- Deliver Knowledge Wherever It Can Be Leveraged: Employing the first two recommendations transforms repositories into expert knowledgebases and CRM systems that tell end users “how to do the next step best.” The next step in breaking out of the CRM shoebox is to offer the expert knowledge to end users in any system they work from. Information in the CRM one-stop-shop is helpful to a call center agent who lives in three or four CRM screens all day long, but it doesn’t help a field sales rep whose main application is email from their BlackBerry device. The mash-up concept applies here as well. Go beyond embedding your expert CRM knowledgebase to one application; embed it into email, reseller portals, corporate intranets, and any application within your company’s intranet or extranet. This will enable you to deliver expert advice on-demand throughout your value chain.
- Encourage a Collaborative Culture: So, once these capabilities are in place, how exactly do you get your employees to dive in? Encourage a collaborative culture. Salespeople are notoriously territorial over their contacts and information, so sharing what is considered proprietary data goes against their nature. This is the shoebox mentality. The sales person that is content to only tap into their own knowledge base is short-sighted. Instead of only relying on their own experiences, reap the benefits of a much bigger pool of collective information. Leverage experiences on how to beat the competition, overcome price objections with proven approaches from others, and so on. Again, organizations have the component capabilities at their disposal; they just need to create an incentive structure to facilitate the behavior. By providing recognition or incentive for individuals to share their personal best practices, organizations will have a better chance of tapping into the collective knowledge of their distributed workforce.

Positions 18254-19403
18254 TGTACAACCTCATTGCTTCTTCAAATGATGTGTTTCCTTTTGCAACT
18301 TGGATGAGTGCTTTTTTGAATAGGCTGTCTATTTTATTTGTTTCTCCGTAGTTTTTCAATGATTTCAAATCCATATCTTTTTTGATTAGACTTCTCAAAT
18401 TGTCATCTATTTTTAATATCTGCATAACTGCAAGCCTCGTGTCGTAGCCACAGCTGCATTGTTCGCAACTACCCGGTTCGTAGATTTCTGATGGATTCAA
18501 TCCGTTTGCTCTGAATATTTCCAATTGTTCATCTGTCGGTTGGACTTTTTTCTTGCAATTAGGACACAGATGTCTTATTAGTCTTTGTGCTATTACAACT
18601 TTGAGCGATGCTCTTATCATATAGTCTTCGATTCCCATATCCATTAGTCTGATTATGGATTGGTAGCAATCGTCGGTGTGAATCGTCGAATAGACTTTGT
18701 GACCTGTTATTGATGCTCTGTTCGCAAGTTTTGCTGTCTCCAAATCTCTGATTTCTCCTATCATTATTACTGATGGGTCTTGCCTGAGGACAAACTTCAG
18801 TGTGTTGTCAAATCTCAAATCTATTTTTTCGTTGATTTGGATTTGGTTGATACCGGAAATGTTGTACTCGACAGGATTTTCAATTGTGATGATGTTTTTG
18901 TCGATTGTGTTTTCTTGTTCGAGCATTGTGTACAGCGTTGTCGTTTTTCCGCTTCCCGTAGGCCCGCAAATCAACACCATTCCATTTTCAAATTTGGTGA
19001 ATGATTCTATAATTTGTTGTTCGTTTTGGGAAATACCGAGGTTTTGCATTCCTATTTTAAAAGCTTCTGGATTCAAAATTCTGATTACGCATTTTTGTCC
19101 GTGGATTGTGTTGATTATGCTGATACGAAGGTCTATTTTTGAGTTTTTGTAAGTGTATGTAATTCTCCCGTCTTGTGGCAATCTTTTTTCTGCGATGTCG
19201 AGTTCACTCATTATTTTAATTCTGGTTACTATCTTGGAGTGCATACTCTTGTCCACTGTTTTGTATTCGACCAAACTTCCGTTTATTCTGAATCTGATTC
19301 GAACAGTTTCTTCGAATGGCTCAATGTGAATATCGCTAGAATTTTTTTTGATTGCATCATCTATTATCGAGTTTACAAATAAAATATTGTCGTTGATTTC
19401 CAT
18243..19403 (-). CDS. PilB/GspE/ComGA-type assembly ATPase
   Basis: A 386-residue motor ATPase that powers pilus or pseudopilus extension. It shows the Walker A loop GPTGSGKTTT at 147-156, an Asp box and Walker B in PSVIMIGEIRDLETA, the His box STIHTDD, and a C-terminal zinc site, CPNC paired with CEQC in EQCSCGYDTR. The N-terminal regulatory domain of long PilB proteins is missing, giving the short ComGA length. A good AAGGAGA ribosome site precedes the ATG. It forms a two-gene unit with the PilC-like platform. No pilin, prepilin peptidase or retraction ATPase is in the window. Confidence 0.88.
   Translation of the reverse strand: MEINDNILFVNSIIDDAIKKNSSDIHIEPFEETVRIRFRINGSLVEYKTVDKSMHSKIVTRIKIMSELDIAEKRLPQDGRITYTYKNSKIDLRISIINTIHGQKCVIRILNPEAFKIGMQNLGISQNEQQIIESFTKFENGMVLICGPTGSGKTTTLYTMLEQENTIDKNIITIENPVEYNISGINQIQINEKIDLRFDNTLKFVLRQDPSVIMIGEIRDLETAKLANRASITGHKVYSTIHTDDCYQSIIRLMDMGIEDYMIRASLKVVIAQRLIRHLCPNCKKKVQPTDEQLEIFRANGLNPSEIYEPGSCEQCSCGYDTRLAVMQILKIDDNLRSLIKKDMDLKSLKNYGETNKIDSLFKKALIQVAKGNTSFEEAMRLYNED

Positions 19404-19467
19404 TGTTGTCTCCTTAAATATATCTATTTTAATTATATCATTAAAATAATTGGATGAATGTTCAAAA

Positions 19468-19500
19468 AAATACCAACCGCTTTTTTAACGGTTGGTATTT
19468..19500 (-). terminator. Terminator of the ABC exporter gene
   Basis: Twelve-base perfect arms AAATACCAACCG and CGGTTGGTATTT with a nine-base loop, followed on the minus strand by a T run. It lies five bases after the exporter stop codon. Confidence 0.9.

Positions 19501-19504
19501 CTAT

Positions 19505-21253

We are in an economic period where the cost of doing nothing is very high — sales are shrinking because consumers are spending less, staffing levels are frozen or reduced because sales have fallen short of expectations. Organizations that have broken free of the CRM shoebox are able to reduce ramp up time for rookies, improve competitive win rates, and provide expert advice at that “moment of truth” for their reseller channel and throughout their value chain.
By putting these recommendations into action, organizations transform their data and repositories into actionable knowledge for their staff. The value of the knowledgebase grows exponentially with each use. And CRM systems are transformed from systems that say “what to do” to systems that advice on “how to do it best.” Organizations that have taken this approach have made the days of the virtual shoebox a thing of the past.
Dave Batt is CEO of StreetSmarts, a sales effectiveness, channel enablement and knowledge management provider.